Believe it or not, the Louisville Improvisors are coming on 10 years together, and with Chris Anger, Alec Volz, Josh Lane and Java Man keyboardist Todd Hildreth at the helm, they’re still going strong. With their quirky, sometimes off-color blend improvisation, you can’t help but be reeled into every performance. Instantly you move from being a spectator to a vital part of the show. “We always tell people when we’re talking to the crowd, ‘Don’t try to be funny, interesting or clever — that’s our job,’” Anger says. “We don’t do this for ourselves, we do this for the audience, but we still know what we’re doing.”
“And really, the suggestion from the audience is only the starting point,” Volz adds. “We have to see where it goes from there.”
When it comes to the group’s decade together, Anger ponders it for a moment: “It’s nice to know that I can say anything, and my partner won’t let it die. We’ll always end up some place interesting and new.”
As well as being the 10th anniversary for the Louisville Improvisors, 2010 also marks the 10th year for Improvapalooza, an improvisational comedy festival conceived by Anger and Volz. “Our whole thing is that we always wanted to expand and explore the art form of improvisation,” Anger says. “That’s how Improvapalooza started, and fortunately for us, it has just gotten bigger and bigger.”
In recent years the festival has included acts like The Groundlings, the legendary Los Angeles-based improv troupe. Some of its members, including Stephanie Courtney from the Progressive Insurance commercials, also sat in with the Louisville boys. This weekend’s Improvapalooza features The Trans4merZ, a Santa Monica, Calif.-based troupe who adds a game element to the standard improv format. The group’s roster has included comedians Lisa Kudrow (“Friends”) and Cynthia Stevenson (“Happiness”) and guest performers Jon Lovitz and Conan O’Brien.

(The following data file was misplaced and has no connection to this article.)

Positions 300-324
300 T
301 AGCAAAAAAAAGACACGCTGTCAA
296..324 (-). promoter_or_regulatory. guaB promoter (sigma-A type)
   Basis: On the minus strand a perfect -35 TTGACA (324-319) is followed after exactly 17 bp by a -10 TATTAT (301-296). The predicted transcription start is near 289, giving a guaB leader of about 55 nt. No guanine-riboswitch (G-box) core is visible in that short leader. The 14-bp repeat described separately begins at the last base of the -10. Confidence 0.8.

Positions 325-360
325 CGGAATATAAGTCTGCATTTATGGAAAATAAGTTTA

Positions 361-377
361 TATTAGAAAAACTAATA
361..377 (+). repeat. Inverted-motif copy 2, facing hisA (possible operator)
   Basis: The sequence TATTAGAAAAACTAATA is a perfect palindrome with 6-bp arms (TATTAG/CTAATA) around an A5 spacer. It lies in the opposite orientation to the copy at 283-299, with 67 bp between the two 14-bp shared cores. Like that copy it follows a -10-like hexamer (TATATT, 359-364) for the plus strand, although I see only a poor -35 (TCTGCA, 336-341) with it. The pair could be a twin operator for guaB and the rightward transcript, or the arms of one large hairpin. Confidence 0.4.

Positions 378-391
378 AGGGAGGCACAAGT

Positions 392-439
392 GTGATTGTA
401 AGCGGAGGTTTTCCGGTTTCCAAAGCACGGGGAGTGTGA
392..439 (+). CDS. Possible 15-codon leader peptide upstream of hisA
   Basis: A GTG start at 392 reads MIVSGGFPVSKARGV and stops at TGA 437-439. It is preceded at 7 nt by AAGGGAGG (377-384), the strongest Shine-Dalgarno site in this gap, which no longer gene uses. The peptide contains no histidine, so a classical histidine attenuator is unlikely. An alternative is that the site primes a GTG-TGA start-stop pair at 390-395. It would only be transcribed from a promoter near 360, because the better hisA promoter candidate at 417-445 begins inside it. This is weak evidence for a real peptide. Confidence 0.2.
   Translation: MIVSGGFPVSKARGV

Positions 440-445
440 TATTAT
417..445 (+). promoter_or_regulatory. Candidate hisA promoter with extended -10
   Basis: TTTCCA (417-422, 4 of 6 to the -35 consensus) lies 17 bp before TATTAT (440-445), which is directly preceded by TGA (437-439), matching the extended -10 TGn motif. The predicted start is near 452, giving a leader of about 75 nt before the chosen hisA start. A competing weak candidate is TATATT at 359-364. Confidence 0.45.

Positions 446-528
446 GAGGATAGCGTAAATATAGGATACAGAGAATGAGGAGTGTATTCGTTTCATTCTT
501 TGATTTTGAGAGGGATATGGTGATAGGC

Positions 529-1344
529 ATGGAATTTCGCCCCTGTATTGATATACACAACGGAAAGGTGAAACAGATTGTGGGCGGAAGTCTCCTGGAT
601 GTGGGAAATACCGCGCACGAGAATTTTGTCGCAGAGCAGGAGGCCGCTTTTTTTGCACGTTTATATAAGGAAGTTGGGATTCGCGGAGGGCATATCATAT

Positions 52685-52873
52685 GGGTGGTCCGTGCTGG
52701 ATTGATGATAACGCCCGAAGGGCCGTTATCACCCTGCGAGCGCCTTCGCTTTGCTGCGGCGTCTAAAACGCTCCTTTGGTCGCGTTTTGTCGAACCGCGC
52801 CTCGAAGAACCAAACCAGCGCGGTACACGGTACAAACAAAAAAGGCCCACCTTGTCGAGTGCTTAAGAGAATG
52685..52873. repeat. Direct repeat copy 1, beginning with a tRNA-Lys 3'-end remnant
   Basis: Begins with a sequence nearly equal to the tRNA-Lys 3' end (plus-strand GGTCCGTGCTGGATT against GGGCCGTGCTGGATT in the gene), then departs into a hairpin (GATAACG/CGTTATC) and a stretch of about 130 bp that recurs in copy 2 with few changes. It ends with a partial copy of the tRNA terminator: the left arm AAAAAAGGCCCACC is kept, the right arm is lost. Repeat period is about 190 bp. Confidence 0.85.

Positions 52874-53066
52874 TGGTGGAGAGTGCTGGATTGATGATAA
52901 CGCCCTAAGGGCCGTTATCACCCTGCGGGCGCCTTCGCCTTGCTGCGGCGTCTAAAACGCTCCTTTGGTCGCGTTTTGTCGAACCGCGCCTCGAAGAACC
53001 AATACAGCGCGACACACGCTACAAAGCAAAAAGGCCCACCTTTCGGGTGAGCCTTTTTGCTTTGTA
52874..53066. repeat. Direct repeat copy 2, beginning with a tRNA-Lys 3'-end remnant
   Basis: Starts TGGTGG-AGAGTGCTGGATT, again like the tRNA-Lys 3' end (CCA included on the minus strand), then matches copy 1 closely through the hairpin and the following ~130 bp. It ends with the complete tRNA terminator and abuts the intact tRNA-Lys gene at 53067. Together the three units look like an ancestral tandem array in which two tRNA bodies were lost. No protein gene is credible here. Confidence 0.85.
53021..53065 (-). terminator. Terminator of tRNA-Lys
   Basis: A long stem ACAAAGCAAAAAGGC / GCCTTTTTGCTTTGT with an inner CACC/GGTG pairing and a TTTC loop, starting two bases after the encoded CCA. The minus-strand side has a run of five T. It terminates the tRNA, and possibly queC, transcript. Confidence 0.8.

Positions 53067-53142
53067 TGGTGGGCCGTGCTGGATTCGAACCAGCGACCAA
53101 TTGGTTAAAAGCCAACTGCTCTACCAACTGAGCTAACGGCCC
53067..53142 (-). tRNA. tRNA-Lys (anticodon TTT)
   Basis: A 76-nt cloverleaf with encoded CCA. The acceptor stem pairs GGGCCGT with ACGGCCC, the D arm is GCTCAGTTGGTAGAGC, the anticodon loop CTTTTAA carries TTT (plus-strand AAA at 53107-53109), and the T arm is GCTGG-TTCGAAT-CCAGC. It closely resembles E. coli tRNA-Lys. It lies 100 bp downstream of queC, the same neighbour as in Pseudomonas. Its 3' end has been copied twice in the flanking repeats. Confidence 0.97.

The Louisville Improvisors have always been dedicated to remaining true to the improv art form. And when it comes to their philosophy in regards to what they do on stage, Anger (the group’s appointed voice) says, “We don’t just play games, we’re also interested in character and development and teamwork — but the bottom line is just being funny. We start with a basic concept, but we don’t want to know too much, because if you’re doing your job right, you’ll figure it out.”
This winter, Anger and Volz plan to host a new round of improvisational classes at the Improvisors’ training site (627 S. Fourth St.). If you’re interested in the classes, go to www.louisvilleimprov.com.
Featuring Trans4merZ and the Louisville Improvisors
MeX Theater, Kentucky Center
501 W. Main St. • 584-7777
$20; 8 p.m.